The Roundups of the Wild Mustangs and Burros in the West

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  • Topic: Western United States, American Old West, Wild horse
  • Pages : 5 (1559 words )
  • Download(s) : 163
  • Published : December 24, 2012
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Leonardo Sean Kruppa
Ms. Malott
Senior Project
14 September 2010

Problem Paper
The wild mustangs and burros in the West are a true legacy. The homelands on which the mustangs and burros have been free are essential for the wild mustangs’ and burros’ history. They have been roaming and there living for countless years. However, the Federal Government and the Bureau of Land and Management, BLM, have begun to put boundaries on these animals’ homelands, gathering them up into what the government calls, “roundups”. The Federal Government and the Bureau of Land and Management of the West United States are abusing, neglecting, and terrorizing the wild mustang and burro population.

Twelve thousand mustangs and over thirty thousand burros once roamed the Wild West and its vast sagebrush ranges of the United Northwest. The mustangs are also bred for their resources, “…however, hooves, ears, and tails are sold for glue and oil, ground bones and scraps for chickenfeed, hides for baseballs and shoes, blood for fertilizer, and casings for German sausage.” (Yakima 4). Jessica Yakima is a wild horse advocate who is very much active in Arizona and among the government roundup facilities. However, the Federal Government and the Bureau of Land and Management of Arizona and Nevada are not rounding them up for their resources. Instead, the roundups are motivated because of the desire to “clean up” the remaining mustang and burro population. Quoting the Director of Arizona’s Bureau of Land and Management, Bob Abbey states that the reason for their roundups is to “save range for the livestock…”. Arizona’s Bureau of Land and Management released this statement, “there is spread of disease amongst the horses and burro population.” The claim that disease is the reason why the government should be able to round up these mustangs and burros is competently false and untrue. There is no abnormal spreading of disease amongst the mustangs and burros. The wild mustangs and burros are the only living heritage and symbol of the history in the West, and as such, should be granted protection as endangered animals from all levels of government in the United States.

The wild mustangs and burros can be looked back on their historical heritage timeline, from their bloody battles on the old frontier to their iconic status in Buffalo Bill’s wild west shows, to their evolutionary origins on this continent to its return with conquistadors and to their plight today as they make their unfortunate last stand on the vanishing, wild range. Now, the wild mustangs and burros are being classified as a “nuisance”. The government has been using various methods to roundup these poor animals, subjecting them to every kind of mistreatment imaginable, sometimes resulting in death. Helicopters are flying low chasing the horses, “rounding them up” and putting them in overcrowded corrals. CNN and The New York Times have both recorded video of these government “roundups”. These actions terrorize, hurt, and sometimes kill the mustangs and burros. The wild mustangs and burros need to stop being rounded up so they are still living on the West’s range.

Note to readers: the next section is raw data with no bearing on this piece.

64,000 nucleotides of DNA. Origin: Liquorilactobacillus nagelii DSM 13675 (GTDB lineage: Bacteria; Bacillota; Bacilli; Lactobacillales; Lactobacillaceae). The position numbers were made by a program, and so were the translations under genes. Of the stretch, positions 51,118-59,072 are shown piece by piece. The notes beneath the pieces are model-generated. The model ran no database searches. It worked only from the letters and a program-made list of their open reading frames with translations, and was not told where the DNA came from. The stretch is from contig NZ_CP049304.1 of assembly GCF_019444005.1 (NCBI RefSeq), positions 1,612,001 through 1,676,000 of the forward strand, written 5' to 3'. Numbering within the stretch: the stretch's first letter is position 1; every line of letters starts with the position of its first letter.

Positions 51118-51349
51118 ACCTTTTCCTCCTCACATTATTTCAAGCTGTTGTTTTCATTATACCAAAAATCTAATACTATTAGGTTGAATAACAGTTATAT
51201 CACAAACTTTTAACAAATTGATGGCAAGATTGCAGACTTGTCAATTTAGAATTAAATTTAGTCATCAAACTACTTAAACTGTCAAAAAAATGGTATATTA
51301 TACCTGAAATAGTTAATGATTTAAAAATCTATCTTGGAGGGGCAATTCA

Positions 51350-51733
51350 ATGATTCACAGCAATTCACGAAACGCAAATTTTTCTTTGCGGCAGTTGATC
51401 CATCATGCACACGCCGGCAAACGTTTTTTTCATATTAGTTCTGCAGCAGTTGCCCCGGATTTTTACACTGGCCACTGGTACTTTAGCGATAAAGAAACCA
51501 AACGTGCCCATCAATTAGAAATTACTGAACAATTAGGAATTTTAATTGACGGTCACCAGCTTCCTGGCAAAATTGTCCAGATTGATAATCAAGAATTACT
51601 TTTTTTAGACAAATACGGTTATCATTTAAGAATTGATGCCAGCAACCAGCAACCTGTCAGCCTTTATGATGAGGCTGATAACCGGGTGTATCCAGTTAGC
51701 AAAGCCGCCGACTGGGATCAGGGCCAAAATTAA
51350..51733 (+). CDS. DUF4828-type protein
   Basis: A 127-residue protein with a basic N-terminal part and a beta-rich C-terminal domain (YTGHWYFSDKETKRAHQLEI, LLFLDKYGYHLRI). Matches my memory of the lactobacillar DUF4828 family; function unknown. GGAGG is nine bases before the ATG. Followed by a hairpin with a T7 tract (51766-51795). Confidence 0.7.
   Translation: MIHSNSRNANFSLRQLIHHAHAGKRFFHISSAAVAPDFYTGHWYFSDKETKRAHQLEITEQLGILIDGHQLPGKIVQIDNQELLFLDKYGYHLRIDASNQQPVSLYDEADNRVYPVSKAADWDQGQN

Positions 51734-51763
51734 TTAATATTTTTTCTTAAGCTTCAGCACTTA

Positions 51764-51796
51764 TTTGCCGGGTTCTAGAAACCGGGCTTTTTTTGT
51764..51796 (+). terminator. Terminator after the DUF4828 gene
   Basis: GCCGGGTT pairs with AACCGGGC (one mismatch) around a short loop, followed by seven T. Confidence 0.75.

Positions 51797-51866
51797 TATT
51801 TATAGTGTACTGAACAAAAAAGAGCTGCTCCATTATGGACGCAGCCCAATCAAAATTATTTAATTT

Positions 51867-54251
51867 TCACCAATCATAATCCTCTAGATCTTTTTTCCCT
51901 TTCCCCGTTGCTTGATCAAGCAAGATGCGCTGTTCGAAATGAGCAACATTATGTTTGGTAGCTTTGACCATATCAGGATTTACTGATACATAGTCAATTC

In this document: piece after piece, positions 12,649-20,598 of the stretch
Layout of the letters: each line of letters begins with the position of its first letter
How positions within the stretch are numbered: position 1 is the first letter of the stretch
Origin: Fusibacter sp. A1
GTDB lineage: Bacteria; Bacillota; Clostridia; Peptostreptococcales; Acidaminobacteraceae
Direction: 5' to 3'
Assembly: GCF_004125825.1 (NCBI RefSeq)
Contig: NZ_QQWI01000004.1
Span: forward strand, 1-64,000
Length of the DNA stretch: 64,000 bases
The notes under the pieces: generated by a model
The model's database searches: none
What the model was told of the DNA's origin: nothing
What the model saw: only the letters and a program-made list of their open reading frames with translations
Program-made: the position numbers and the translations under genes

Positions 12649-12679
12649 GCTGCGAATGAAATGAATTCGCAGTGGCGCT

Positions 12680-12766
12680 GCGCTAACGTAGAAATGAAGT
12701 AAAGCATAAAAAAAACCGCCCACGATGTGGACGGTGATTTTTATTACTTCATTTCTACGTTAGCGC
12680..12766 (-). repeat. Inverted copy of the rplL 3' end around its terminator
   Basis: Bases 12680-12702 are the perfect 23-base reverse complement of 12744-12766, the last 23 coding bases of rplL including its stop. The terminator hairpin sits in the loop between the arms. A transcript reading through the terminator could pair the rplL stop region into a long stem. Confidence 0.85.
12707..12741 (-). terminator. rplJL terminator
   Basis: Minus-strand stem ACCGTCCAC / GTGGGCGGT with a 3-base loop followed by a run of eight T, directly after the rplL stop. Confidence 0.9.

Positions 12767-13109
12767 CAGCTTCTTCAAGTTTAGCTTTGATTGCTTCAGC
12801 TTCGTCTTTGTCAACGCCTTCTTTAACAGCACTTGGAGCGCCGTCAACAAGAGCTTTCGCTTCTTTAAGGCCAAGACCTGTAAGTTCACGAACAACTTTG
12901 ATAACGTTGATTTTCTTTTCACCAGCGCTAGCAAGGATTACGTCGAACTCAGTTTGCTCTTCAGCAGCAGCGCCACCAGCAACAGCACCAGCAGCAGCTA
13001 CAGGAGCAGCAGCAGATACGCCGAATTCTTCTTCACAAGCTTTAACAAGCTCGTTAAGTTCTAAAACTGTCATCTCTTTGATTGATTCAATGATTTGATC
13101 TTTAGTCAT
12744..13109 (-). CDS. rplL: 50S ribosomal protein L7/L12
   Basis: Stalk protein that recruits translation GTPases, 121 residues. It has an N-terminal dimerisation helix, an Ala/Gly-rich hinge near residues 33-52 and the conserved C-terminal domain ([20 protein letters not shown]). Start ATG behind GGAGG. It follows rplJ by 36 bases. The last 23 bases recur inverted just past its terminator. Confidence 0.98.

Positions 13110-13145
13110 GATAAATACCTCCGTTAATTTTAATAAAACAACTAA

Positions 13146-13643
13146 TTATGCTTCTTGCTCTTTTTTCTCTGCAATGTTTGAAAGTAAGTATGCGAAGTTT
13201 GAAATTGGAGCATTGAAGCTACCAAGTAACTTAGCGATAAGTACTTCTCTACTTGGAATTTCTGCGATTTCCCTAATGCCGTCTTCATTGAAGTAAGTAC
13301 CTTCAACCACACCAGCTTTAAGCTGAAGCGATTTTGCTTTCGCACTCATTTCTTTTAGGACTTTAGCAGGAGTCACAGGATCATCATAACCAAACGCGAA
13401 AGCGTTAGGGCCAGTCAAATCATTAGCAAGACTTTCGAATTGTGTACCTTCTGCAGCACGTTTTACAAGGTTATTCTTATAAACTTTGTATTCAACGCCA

The problem is, “whether or not removing the animals helps or hurts the preservation of an enduring symbol of the west.” (Archibold 7). Randal Archibold, a writer for the New York Times, has recently begun to get involved with the animal activists that are present at the roundup facilities. Federal officials are removing about one hundred and fifty horses every week from different quadrants of the range, according to the Bureau of Land and Management. Bob Abbey, the director of The Bureau of Land and Management of Arizona, who oversees the roundups, stated, “The fact is right now we have three to five times the population of wild mustangs and burros that the range can sustain.” This is completely false; the population has grown, but not to that extreme; according to the Bureau of Land and Management’s...
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